Effects of Water-Spreading Weirs on Households’ Food Security and the Environment: The Case of Chifra Woreda, Afar Region

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Addis Ababa University


Water stress is the most dominant challenge in drylands which lowers crop production and yield, and increases their susceptibility to land degradation and climate change. Due to this, effective techniques of water harvesting, and water development and conservation techniques are much needed. This study assessed the effects of water-spreading weirs, a water harvesting technique introduced in Chifra Woreda in 2015. Household survey and focus group discussions were used to collect data from 188 beneficiary and nonbeneficiary households. The weirs increased water availability, and maize yield 3 times higher than sampled non-beneficiaries, almost double than that of the regional average, 1.5 times than the national average. Weirs also increased livestock ownership and reduced number of livestock deaths among beneficiaries as a result of increased water and feed availability. Weirs also rehabilitated previously severely eroded land which had 4-5 meters deep gullies. Their contribution toward food security was assessed using a HFIAS, a food insecurity indicator. It was found that the average beneficiary had a score of 2.58, while the average non-beneficiary had a score of 15.37 making beneficiaries much less food insecure. Therefore, water-spreading weirs have significantly improved food security and contributed to environmental rehabilitation in Chifra Woreda. Scaling up the project further along the flooding plain and in other woredas affected by flashfloods is recommended. Trainings on how to best maintain the weirs should also be given to the local community to ensure their sustainability in the woreda.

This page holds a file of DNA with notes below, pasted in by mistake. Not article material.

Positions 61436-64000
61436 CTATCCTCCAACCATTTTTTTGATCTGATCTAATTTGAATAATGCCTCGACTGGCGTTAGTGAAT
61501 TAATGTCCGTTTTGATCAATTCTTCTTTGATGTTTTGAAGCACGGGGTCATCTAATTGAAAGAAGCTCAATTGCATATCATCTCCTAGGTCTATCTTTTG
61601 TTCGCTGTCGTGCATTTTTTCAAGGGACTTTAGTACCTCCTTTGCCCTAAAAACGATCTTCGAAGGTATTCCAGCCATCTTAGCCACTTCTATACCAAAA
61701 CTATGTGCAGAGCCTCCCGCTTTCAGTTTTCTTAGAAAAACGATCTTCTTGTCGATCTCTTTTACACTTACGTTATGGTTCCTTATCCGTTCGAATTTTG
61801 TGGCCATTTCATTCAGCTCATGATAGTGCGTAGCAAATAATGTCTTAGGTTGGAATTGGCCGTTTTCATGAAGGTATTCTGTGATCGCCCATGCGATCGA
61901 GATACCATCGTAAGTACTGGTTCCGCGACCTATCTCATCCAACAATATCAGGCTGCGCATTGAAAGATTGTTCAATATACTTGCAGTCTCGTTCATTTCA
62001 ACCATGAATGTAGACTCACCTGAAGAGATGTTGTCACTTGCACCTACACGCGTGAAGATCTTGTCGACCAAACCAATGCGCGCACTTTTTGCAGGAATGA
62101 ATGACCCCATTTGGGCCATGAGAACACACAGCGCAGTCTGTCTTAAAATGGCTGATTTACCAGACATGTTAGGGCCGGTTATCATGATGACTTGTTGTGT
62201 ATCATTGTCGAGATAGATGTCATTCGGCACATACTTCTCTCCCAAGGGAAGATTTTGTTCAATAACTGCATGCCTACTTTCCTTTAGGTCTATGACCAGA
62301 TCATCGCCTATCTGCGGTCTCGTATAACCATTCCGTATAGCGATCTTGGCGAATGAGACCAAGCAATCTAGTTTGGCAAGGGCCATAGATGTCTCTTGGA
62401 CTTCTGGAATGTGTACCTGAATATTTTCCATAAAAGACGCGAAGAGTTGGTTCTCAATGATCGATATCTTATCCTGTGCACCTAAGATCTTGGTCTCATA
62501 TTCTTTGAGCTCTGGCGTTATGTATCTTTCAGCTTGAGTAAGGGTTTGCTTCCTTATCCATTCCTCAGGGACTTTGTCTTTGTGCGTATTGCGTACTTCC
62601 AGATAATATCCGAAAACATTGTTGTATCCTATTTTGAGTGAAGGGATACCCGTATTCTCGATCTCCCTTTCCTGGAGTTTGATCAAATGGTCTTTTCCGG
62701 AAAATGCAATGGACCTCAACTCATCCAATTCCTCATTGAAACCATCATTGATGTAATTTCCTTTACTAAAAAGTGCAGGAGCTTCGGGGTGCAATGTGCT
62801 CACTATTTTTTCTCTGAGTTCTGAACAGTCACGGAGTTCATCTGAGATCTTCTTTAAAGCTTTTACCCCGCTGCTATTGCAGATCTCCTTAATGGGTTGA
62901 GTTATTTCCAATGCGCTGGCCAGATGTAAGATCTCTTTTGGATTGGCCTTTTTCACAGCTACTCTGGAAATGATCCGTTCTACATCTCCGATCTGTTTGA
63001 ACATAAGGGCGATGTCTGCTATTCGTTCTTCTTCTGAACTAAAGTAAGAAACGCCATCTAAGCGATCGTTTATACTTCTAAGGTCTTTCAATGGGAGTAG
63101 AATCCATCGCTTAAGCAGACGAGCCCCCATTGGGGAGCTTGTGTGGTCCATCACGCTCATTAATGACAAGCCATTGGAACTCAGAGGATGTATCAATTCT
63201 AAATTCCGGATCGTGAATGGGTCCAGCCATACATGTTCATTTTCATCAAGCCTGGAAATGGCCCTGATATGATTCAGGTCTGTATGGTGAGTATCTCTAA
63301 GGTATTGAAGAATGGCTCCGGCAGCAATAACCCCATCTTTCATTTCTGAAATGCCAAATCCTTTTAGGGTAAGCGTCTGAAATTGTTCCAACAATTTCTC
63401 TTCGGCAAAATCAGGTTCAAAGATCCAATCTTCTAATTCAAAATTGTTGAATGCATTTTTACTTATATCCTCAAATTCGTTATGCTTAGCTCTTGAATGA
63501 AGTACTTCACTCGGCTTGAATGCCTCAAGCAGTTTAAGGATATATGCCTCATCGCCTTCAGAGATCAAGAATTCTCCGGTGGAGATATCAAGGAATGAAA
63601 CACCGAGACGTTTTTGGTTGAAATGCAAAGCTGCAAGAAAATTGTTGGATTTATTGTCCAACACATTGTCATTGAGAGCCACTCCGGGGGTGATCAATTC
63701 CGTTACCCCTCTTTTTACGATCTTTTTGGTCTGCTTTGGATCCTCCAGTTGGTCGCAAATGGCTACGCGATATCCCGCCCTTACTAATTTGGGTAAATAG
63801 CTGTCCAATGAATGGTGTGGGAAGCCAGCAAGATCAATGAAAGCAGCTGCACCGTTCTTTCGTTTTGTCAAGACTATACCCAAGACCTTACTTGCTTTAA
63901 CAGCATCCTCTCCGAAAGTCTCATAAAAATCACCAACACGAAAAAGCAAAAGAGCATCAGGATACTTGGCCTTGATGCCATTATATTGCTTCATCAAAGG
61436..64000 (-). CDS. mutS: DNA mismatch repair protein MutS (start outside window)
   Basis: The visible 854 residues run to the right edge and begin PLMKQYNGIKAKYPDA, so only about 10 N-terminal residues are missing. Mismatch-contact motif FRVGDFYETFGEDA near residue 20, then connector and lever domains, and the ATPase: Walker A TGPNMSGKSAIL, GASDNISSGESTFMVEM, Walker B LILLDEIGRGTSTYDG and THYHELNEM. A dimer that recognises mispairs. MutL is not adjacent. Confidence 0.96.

Drylands, water stress, water-spreading weirs, environmental rehabilitation, food security